I started playing the cello when I was three years old. Its large wooden body dwarfed my tiny one, and every week my father would drive past gardens, me peering out the window to watch dogs running leashless and looking for magnolias, shouting “Another one!” every time I spotted the pink blooms. This was the route to my cello teacher’s home – a Russian woman with wild hair who taught me how to make the instrument sing.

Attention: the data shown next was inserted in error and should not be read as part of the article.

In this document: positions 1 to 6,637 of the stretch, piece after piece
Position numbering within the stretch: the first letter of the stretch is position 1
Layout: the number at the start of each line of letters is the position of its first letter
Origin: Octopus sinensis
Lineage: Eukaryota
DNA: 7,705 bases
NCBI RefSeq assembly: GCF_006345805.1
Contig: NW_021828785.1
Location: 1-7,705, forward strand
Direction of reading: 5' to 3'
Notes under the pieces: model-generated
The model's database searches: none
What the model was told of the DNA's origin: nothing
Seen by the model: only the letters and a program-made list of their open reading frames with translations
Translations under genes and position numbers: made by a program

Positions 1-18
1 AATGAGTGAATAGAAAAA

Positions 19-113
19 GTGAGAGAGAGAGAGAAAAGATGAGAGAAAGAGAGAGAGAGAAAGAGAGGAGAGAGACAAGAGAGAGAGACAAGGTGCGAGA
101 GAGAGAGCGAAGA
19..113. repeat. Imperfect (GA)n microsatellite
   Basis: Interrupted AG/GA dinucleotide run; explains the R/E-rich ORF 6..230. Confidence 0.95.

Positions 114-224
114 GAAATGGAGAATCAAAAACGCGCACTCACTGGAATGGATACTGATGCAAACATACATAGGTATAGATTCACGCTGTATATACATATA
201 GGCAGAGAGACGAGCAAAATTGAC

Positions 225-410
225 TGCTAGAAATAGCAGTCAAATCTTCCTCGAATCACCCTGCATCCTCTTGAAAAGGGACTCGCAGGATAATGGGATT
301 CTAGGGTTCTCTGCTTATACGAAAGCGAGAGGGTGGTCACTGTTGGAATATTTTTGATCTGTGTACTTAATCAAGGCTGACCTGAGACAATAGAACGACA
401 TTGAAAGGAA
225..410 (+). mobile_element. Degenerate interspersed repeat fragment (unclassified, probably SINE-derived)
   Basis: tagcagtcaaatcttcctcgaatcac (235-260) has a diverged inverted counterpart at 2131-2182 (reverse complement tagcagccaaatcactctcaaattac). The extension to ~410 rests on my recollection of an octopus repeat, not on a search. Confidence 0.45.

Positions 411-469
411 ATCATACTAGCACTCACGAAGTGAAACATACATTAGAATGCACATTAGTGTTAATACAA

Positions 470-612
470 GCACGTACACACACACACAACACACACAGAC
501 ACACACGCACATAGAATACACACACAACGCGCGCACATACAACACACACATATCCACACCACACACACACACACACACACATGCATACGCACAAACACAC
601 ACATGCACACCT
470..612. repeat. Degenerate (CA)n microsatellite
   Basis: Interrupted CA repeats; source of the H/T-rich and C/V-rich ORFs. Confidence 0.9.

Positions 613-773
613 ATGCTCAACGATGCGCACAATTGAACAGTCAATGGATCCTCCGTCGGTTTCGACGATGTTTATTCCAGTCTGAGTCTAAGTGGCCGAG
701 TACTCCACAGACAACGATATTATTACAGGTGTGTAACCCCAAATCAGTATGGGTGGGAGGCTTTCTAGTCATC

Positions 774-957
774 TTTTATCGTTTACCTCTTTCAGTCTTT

My childhood was a blur of eisteddfods, radio performances, at-home concerts and orchestra rehearsals. My hands ran up and down the instrument’s slender neck, and adults cried when I played, but all it was to me was A grades and practices with my mother accompanying on piano, telling me what the music should feel and sound like. I liked pop punk bands and dead white guys singing about weird things – it didn’t mean much to me.